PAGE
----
- Paperback: 1040 pages
- Publisher: Sams Publishing; 4 edition (December 29, 2001)
- Language: English
- ISBN-10: 0672323087
- ISBN-13: 978-0672323089
- Product Dimensions: 7.4 x 2.2 x 9.1 inches
- Shipping Weight: 3.8 pounds (View shipping rates and policies)
- Average Customer Review: 61 customer reviews
- Amazon Best Sellers Rank: #109,344 in Books (See Top 100 in Books)
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Object-Oriented Programming in C++ (4th Edition) 4th Edition
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From the Back Cover
"Object-Oriented Programming in C++" begins with the basic principles of the C++ programming language and systematically introduces increasingly advanced topics while illustrating the OOP methodology. While the structure of this book is similar to that of the previous edition, each chapter reflects the latest ANSI C++ standard and the examples have been thoroughly revised to reflect current practices and standards. Educational SupplementSuggested solutions to the programming projects found at the end of each chapter are made available to instructors at recognized educational institutions. This educational supplement can be found at www.prenhall.com, in the Instructor Resource Center.
About the Author
Robert Lafore has been writing books about computer programming since 1982. His best- selling titles include Assembly Language Programming for the IBM PC, C Programming Using Turbo C++, C++ Interactive Course, and Data Structures and Algorithms in Java. Mr. Lafore holds degrees in mathematics and electrical engineering, and has been active in programming since the days of the PDP-5, when 4K of main memory was considered luxurious. His interests include hiking, windsurfing, and recreational mathematics.
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Top customer reviews
With that out of the way, I can honestly say that the author of this book is methodical, concise, and complete in his descriptions. If you're looking for a picture book with drawings and diagrams you may want to look somewhere else.
I will say that I approached this book with an absolute basic understanding of the concept of a variable, a string and that was about it. I had tried to read/surf the net about functions, classes, and loops but never really found a definitive source that could explain the concepts for my "art" brain to digest. This book has answered the call. I'm sure you've read similar statements but I'll say it again, don't expect to learn a programming language after reading a couple of pages and copying some code. I'm starting chapter 3 after having the book for approx. 1 week and I have a solid understanding of variable types, cout, cin, how to perform basic arithmetic in C++, calling functions, and parameters just to name a few. For a person with a creative and not-so-computer tech mindset, this is a major accomplishment.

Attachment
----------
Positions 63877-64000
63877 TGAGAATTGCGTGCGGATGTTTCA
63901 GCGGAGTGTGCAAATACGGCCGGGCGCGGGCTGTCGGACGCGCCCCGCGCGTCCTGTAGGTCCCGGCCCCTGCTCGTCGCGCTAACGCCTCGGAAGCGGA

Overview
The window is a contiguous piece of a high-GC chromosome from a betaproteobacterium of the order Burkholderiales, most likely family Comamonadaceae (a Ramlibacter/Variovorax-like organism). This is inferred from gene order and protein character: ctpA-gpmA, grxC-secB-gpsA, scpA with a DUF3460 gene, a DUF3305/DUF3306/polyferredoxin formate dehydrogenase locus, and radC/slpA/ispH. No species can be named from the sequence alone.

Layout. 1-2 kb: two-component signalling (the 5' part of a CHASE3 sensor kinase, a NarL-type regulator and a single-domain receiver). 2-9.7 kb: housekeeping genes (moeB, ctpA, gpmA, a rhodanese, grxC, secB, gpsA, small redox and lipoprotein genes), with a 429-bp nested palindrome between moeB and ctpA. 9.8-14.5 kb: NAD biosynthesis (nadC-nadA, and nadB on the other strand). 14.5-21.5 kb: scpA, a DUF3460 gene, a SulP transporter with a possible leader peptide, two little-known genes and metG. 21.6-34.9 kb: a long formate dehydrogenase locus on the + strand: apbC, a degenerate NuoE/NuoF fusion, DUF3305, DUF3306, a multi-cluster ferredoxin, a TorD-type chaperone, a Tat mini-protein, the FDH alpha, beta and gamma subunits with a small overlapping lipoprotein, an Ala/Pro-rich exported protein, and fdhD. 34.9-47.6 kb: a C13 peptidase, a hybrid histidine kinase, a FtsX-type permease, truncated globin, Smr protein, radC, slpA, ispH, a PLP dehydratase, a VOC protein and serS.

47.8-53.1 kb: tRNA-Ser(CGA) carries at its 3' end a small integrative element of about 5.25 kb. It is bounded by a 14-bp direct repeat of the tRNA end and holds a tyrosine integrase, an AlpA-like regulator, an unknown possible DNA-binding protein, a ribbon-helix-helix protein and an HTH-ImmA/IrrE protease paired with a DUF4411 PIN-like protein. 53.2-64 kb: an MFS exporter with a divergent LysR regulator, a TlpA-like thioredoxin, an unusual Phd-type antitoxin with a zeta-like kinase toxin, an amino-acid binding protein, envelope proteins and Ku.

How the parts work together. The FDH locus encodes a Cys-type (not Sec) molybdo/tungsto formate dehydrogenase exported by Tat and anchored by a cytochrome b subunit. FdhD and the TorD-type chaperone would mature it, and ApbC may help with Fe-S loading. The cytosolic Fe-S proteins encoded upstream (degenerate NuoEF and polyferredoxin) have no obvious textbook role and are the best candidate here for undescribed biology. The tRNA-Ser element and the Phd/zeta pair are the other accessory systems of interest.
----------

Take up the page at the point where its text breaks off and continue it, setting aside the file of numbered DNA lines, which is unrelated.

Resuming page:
The pacing is nice if you're willing to read the material, review, and actually do the exercises at the end of the chapters. Overall, I'm happy with this purchase and confidently learning C++ thanks to this book.
If I have just one criticism I would say that I wish there were answers for every exercise question. I understand the reasoning for not having answers to all of the exercise problems(the amount of pages it would take to create the answers would be insane). Still, there is an answer key for the review questions and some of the exercises.
PS - Setting the Kindle to display horizontally and shrinking the font will pretty much eliminate the wrapping problems. This is a good solution if you can tolerate reading the rest of the text in this mode as well. Changing the settings for every example would be tedious at best because the examples are so frequent.
Since those courses, I've learned C and a few other languages, but this book does a fantastic job of introducing OO concepts to a programmer, or a beginner who was otherwise doing procedural programs, or was just starting fresh. Lafore goes over the benefits of OO, and slowly builds on top of concepts throughout the book until you get a good overall understanding of the theory and the practice.
Two things I didn't like about the book:
1. There was very little discussion about doing things the "right way". By this, I mean, Lafore didn't really mention how certain methods of writing programs were less efficient than others. It looks like he was using the best practices in the book, so maybe that would have been overkill, but going a bit more in depth about why to do certain things certain ways would have been nice. While this is a beginner book, it certainly doesn't hurt to have sidenotes of this nature for those interested.
2. While the majority of the code in this book was portable to most platforms, it's still assumed that you're going to be on a Windows plaform, and Lafore uses several Windows-only graphics libraries to illustrate some points. Being a UNIX guy, I would have preferred that he stick to a platform neutral explanation.
I strongly recommend you to read this book to be an expert in C++ programming.